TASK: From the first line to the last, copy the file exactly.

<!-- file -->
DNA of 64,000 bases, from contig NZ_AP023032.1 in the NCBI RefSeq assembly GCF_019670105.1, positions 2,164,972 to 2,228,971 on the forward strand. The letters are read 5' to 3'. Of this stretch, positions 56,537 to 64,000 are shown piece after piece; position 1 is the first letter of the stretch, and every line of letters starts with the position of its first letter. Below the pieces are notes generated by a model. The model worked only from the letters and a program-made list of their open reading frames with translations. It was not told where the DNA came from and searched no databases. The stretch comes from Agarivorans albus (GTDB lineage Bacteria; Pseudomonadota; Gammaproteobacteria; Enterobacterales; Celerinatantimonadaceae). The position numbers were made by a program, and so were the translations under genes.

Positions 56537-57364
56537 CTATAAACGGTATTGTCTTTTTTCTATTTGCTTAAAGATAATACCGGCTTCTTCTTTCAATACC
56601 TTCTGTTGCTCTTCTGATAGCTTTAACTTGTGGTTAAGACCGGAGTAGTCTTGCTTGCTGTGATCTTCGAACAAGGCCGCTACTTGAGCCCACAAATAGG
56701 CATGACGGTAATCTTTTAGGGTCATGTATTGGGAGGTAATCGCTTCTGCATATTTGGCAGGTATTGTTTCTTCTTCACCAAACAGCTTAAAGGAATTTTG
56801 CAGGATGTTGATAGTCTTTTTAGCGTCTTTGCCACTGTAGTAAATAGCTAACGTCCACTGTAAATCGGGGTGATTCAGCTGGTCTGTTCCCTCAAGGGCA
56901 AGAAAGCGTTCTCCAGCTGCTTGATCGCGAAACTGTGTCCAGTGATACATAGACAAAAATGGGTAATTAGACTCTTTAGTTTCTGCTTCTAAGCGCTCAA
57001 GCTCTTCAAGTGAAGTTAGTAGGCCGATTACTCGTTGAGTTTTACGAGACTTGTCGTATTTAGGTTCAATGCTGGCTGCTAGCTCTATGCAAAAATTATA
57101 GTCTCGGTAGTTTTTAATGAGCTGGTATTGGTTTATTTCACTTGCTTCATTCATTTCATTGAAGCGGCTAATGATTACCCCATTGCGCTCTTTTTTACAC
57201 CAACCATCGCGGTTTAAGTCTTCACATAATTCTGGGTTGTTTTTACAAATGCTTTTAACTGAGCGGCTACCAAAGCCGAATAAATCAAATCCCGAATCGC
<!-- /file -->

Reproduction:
DNA of 64,000 bases, from contig NZ_AP023032.1 in the NCBI RefSeq assembly GCF_019670105.1, positions 2,164,972 to 2,228,971 on the forward strand. The letters are read 5' to 3'. Of this stretch, positions 56,537 to 64,000 are shown piece after piece; position 1 is the first letter of the stretch, and every line of letters starts with the position of its first letter. Below the pieces are notes generated by a model. The model worked only from the letters and a program-made list of their open reading frames with translations. It was not told where the DNA came from and searched no databases. The stretch comes from Agarivorans albus (GTDB lineage Bacteria; Pseudomonadota; Gammaproteobacteria; Enterobacterales; Celerinatantimonadaceae). The position numbers were made by a program, and so were the translations under genes.

Positions 56537-57364
56537 CTATAAACGGTATTGTCTTTTTTCTATTTGCTTAAAGATAATACCGGCTTCTTCTTTCAATACC
56601 TTCTGTTGCTCTTCTGATAGCTTTAACTTGTGGTTAAGACCGGAGTAGTCTTGCTTGCTGTGATCTTCGAACAAGGCCGCTACTTGAGCCCACAAATAGG
56701 CATGACGGTAATCTTTTAGGGTCATGTATTGGGAGGTAATCGCTTCTGCATATTTGGCAGGTATTGTTTCTTCTTCACCAAACAGCTTAAAGGAATTTTG
56801 CAGGATGTTGATAGTCTTTTTAGCGTCTTTGCCACTGTAGTAAATAGCTAACGTCCACTGTAAATCGGGGTGATTCAGCTGGTCTGTTCCCTCAAGGGCA
56901 AGAAAGCGTTCTCCAGCTGCTTGATCGCGAAACTGTGTCCAGTGATACATAGACAAAAATGGGTAATTAGACTCTTTAGTTTCTGCTTCTAAGCGCTCAA
57001 GCTCTTCAAGTGAAGTTAGTAGGCCGATTACTCGTTGAGTTTTACGAGACTTGTCGTATTTAGGTTCAATGCTGGCTGCTAGCTCTATGCAAAAATTATA
57101 GTCTCGGTAGTTTTTAATGAGCTGGTATTGGTTTATTTCACTTGCTTCATTCATTTCATTGAAGCGGCTAATGATTACCCCATTGCGCTCTTTTTTACAC
57201 CAACCATCGCGGTTTAAGTCTTCACATAATTCTGGGTTGTTTTTACAAATGCTTTTAACTGAGCGGCTACCAAAGCCGAATAAATCAAATCCCGAATCGC